In approximately 25% of cases of ischemic stroke, the cause remains unknown despite comprehensive evaluation, resulting in a default diagnosis of cryptogenic stroke.1 Atrial fibrillation (AF) is a known risk factor for ischemic stroke, and part of the workup for any patient presenting with ischemic stroke is a history and ECG to assess for AF. However, because AF is frequently asymptomatic and/or paroxysmal, it may remain undetected. In such cases, guidelines recommend antithrombotic therapy with antiplatelet agents such as aspirin. In contrast, in cases where AF is definitively diagnosed, oral anticoagulation is recommended and is known to have superior stroke prevention properties compared to antiplatelet agents.1,2

In patients presenting with ischemic stroke, any diagnostic approach that would increase the ability to accurately diagnose paroxysmal AF (PAF) and intervene with an appropriate stroke prevention strategy would be of clear value. This article examines the insidious nature of PAF, how the diagnosis is often missed in patients with cryptogenic stroke, and evidence suggesting that prolonged ECG monitoring may significantly increase diagnostic yield.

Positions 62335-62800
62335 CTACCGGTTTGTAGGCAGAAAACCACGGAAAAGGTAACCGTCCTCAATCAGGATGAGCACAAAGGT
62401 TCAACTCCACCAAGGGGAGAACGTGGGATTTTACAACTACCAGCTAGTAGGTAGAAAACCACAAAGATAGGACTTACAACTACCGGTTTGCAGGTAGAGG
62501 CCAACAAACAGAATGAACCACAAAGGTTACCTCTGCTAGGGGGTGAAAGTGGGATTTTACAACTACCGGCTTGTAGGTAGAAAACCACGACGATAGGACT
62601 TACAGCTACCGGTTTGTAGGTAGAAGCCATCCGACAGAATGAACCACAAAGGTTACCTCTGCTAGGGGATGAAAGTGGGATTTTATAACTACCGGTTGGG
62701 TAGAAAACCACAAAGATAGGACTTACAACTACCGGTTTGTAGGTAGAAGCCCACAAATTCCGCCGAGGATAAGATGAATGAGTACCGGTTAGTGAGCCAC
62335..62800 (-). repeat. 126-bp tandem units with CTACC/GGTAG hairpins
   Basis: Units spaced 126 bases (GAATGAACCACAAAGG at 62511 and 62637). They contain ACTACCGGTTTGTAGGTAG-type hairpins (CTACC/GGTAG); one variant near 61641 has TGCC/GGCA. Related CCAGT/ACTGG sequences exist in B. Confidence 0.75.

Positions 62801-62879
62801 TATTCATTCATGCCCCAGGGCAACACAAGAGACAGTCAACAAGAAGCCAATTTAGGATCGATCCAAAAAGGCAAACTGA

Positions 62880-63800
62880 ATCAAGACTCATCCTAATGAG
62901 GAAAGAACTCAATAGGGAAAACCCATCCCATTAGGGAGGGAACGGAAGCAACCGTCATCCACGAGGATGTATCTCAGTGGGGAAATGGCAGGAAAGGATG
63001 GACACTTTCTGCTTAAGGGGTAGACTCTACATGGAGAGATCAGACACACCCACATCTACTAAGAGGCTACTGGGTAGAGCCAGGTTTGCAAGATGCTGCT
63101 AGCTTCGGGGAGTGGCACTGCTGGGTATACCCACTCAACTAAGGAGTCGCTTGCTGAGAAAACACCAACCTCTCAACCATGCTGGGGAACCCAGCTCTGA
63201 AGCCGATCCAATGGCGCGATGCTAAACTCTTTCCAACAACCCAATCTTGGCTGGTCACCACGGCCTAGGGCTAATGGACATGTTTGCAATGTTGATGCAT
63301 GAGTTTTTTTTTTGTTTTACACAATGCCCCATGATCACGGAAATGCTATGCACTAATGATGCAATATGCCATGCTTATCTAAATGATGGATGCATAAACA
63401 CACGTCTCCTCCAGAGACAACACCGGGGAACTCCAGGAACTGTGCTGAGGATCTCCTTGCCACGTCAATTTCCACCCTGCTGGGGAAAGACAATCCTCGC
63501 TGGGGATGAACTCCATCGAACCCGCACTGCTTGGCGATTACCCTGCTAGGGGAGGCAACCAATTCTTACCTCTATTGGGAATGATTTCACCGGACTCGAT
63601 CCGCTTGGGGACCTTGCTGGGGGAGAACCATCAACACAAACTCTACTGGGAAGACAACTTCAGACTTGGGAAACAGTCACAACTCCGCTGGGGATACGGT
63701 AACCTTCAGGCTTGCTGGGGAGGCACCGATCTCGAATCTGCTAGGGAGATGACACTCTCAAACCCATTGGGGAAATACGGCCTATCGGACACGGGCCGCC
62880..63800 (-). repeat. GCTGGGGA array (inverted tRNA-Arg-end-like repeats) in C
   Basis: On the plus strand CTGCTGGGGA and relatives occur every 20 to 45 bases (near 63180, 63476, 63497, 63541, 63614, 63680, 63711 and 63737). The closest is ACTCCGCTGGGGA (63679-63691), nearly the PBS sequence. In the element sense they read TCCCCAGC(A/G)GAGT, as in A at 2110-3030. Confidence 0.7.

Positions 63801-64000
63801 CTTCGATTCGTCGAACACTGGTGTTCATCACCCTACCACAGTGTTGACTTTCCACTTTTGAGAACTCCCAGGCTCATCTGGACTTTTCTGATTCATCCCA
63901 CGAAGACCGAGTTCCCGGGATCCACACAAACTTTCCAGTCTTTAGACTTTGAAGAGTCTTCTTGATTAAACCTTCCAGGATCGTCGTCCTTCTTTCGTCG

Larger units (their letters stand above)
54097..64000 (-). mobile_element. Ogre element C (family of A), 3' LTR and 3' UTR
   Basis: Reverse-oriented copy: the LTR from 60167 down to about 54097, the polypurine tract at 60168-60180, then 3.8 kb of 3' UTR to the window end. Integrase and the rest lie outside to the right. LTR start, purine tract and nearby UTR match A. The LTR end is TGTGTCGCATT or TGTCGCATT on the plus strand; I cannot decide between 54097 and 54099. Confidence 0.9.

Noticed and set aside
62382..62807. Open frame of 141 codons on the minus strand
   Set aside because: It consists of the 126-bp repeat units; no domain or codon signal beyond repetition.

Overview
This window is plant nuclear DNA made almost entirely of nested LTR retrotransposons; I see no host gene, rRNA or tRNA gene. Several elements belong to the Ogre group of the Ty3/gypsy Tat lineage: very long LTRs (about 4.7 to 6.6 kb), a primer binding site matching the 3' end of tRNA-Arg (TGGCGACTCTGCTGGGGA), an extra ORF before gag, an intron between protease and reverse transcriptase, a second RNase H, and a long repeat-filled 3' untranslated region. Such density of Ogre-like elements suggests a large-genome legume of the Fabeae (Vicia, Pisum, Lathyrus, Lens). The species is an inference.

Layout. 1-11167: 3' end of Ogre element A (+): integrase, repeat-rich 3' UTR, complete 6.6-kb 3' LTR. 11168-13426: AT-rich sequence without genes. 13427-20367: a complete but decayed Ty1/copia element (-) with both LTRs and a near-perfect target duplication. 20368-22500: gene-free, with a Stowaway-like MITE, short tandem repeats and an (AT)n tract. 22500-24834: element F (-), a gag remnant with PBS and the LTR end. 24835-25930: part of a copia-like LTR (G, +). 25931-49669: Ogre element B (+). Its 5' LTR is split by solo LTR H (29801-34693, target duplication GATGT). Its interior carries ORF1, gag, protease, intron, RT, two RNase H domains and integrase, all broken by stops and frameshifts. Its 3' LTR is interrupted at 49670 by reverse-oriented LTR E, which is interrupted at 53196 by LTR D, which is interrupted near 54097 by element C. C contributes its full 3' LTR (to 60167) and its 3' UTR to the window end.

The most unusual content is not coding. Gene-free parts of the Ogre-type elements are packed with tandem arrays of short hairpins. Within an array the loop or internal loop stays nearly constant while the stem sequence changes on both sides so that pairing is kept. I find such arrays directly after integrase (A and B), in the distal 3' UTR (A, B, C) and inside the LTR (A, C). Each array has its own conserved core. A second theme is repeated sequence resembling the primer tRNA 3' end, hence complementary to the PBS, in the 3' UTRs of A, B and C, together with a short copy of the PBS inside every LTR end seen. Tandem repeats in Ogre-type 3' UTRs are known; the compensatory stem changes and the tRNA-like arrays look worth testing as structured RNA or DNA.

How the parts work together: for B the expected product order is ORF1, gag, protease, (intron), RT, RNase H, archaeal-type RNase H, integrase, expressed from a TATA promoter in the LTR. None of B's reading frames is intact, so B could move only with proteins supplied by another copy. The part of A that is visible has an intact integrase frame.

PAF is known to carry a stroke risk equivalent to that of persistent AF forms—implying that accurate diagnosis (and subsequent stroke prevention therapy) has clear benefit.2 While a one-time or repeated 12-lead ECG has long been a standard diagnostic tool, its limitations in the diagnosis of PAF are substantial. A survey of multiple study results demonstrates the ability of prolonged continuous ECG monitoring to increase diagnostic sensitivity.

In one such study in patients with an index cryptogenic stroke, 7-day Holter monitoring resulted in a significantly higher AF detection rate of 12.5% versus 4.8% for 24-hour monitoring and 6.4% for 48-hour monitoring.3

Two studies have demonstrated the ability of event recorders to significantly increase diagnostic yield above and beyond that of a 12-lead ECG and 24-hour Holter monitoring. In these two studies, event recording of 4 to 7 days’ duration revealed AF in 14.3% and 5.7% of patients with normal ECGs and 24-hour Holter monitoring.4

Similarly, Mobile Cardiac Outpatient Telemetry (MCOT) of 21 days’ duration has been shown to accurately diagnose AF in an additional 23% of patients who would have otherwise not been so diagnosed.4